Film Review: Your Place or Mine (dir by Aline Brosh McKenna)

Your Place or Mine asks the eternal question: Can a woman and man be best friends without also being lovers?

The answer to that is that of course they can.  It happens all the time.  The more important question is whether or not to physically attractive people can be friends without eventually falling love.  The answer there is of course not.  Being the most attractive person in your social circle means that you eventually have no choice but to pursue a relationship with the second most attractive person around.  That’s just the way it works.

Your Place or Mine opens in 2003, with two attractive 20 somethings named Peter and Debbie having sex for the first and what they initially believe will be the final time.  The action than jumps forward to 2023.  Peter (Ashton Kutcher) lives in New York City and has seemingly given up his dream of being a writer.  Instead, he makes a lot of money doing …. well, I’m not really sure what Peter’s job was.  It had something to do with banking and it allowed him to afford a really big apartment.  Meanwhile, Debbie (Reese Witherspoon) lives in Los Angeles.  Recently divorced, she is the overprotective mother of 13 year-old Jack (Wesley Kimmel) and she is a teacher.  Apparently she’s not supposed to be as rich as Jack but, for a teacher, she has a surprisingly big house.  She also has eccentric neighbor, played by Steve Zahn and an eccentric co-worker played by Tig Notaro.  Everyone was so eccentric that it made me miss the days when the lockdowns gave me an excuse not to talk to anyone.

Peter and Debbie are still best friends, even though they haven’t actually been in the same room together since 2008.  Still, that’s about to change.  Debbie’s coming to New York so that she can complete an accounting program and get a better job.  (Ha!  Take that, teachers!)  However, when her eccentric babysitter is cast in a movie, it looks like Debbie will have to cancel because there won’t be anyone around to keep Jack from accidentally eating something with nuts in it.  Peter, who has recently been dumped by his eccentric girlfriend and who is having a bit of a midlife crisis, volunteers to come to Los Angeles to look after Jack while Debbie goes to New York and stays in his apartment while taking her super-exciting accounting class.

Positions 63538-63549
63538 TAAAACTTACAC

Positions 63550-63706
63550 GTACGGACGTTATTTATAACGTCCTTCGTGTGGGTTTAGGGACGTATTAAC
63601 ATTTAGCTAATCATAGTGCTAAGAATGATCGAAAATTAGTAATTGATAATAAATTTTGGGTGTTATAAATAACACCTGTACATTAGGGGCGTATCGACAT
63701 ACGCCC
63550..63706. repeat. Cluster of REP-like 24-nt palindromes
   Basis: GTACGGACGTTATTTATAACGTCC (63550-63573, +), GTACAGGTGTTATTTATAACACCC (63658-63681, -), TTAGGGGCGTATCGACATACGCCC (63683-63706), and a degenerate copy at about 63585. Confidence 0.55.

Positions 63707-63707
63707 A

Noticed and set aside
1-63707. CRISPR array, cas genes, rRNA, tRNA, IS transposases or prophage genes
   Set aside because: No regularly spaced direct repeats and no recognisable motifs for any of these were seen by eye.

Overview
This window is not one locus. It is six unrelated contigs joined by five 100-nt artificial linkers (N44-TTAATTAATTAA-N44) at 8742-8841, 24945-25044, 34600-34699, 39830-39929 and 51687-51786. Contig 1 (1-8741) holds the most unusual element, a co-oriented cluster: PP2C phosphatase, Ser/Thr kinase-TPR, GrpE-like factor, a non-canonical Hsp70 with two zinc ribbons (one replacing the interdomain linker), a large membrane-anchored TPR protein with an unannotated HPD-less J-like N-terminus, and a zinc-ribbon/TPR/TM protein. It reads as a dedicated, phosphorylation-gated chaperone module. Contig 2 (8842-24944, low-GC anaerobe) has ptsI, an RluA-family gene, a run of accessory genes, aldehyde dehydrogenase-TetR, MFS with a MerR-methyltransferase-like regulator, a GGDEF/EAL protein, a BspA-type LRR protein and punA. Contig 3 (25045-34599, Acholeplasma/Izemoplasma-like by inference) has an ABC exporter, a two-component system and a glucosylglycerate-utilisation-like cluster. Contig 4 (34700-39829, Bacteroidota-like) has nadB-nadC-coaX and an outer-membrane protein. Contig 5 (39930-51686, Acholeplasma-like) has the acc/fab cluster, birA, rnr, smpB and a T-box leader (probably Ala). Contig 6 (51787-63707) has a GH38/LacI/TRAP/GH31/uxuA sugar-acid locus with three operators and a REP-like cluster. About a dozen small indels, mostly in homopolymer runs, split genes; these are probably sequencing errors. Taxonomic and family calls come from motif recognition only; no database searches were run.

Okay, let’s pause while I catch my breath.  This is one of those comedies where it takes way too long to set up the central premise.  Sometimes, it’s best to keep things simple.

Anyway, Peter bonds with Jack and helps him to find some confidence.  Living in Debbie’s house, Peter realizes that he has always loved Debbie.  Meanwhile, Debbie goes to New York, bonds with Peter’s eccentric ex-girlfriend (Zoe Chao), and discovers that Peter has written a novel!  Debbie takes it upon herself to read the novel.  She takes manuscript out of Peter’s apartment and is seen reading it at various New York locations.  I found myself cringing as I worried that a sudden gust of wind would blow the pages away or maybe someone would spill coffee on it.  (For all of Debbie’s happiness to discover that Peter is still writing, she’s not particularly careful with his manuscript.)  Without talking to Peter, Debbie gives the manuscript to an eccentric publisher named Theo Martin (Jesse Williams) and explains that the story is about a 13 year-old boy who can’t go out in the sun.  It sounds like an extremely dreary read but Theo is impressed with both the manuscript and with Debbie.

I usually enjoy romantic comedies and I like Reese Whitherspoon and I’m coming around on accepting the idea of Ashton Kutcher being a movie star (especially after his excellent performance in Vengeance) so I was really hoping that I would enjoy Your Place or Mine.  Unfortunately, the film itself suffered from what I call the Apatow Syndrome, in that every character had to be quirky, every joke had to be repeated ad nauseum, and there was a deliberate awkwardness to the dialogue that got old pretty quickly.  As individuals, Witherspoon and Kutcher were likable but I never really bought them as lifelong friends, much less a romantic couple.  They just didn’t have the right spark.  Unfortunately, Your Place or Mine just didn’t work for me.

One response to “Film Review: Your Place or Mine (dir by Aline Brosh McKenna)

  1. Pingback: Lisa Marie’s Week In Review: 5/15/23 — 5/21/23 | Through the Shattered Lens

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